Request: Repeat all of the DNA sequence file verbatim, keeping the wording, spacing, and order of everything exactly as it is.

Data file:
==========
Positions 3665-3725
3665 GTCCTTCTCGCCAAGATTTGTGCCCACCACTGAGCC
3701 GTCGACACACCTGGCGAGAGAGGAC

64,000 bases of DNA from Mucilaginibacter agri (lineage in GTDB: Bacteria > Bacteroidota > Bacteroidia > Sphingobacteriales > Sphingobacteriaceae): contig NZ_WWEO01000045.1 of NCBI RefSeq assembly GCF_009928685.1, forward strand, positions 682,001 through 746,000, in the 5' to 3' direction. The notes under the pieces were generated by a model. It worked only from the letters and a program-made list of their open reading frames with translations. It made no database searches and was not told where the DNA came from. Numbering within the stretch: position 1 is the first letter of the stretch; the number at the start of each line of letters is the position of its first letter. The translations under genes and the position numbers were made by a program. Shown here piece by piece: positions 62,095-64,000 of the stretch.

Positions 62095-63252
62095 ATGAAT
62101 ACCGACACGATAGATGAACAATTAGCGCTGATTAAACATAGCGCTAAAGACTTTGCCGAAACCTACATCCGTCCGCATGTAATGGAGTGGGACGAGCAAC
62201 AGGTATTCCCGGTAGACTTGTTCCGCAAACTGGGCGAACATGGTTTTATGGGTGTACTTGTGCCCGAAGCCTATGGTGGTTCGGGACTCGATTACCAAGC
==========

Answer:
Positions 3665-3725
3665 GTCCTTCTCGCCAAGATTTGTGCCCACCACTGAGCC
3701 GTCGACACACCTGGCGAGAGAGGAC

64,000 bases of DNA from Mucilaginibacter agri (lineage in GTDB: Bacteria > Bacteroidota > Bacteroidia > Sphingobacteriales > Sphingobacteriaceae): contig NZ_WWEO01000045.1 of NCBI RefSeq assembly GCF_009928685.1, forward strand, positions 682,001 through 746,000, in the 5' to 3' direction. The notes under the pieces were generated by a model. It worked only from the letters and a program-made list of their open reading frames with translations. It made no database searches and was not told where the DNA came from. Numbering within the stretch: position 1 is the first letter of the stretch; the number at the start of each line of letters is the position of its first letter. The translations under genes and the position numbers were made by a program. Shown here piece by piece: positions 62,095-64,000 of the stretch.

Positions 62095-63252
62095 ATGAAT
62101 ACCGACACGATAGATGAACAATTAGCGCTGATTAAACATAGCGCTAAAGACTTTGCCGAAACCTACATCCGTCCGCATGTAATGGAGTGGGACGAGCAAC
62201 AGGTATTCCCGGTAGACTTGTTCCGCAAACTGGGCGAACATGGTTTTATGGGTGTACTTGTGCCCGAAGCCTATGGTGGTTCGGGACTCGATTACCAAGC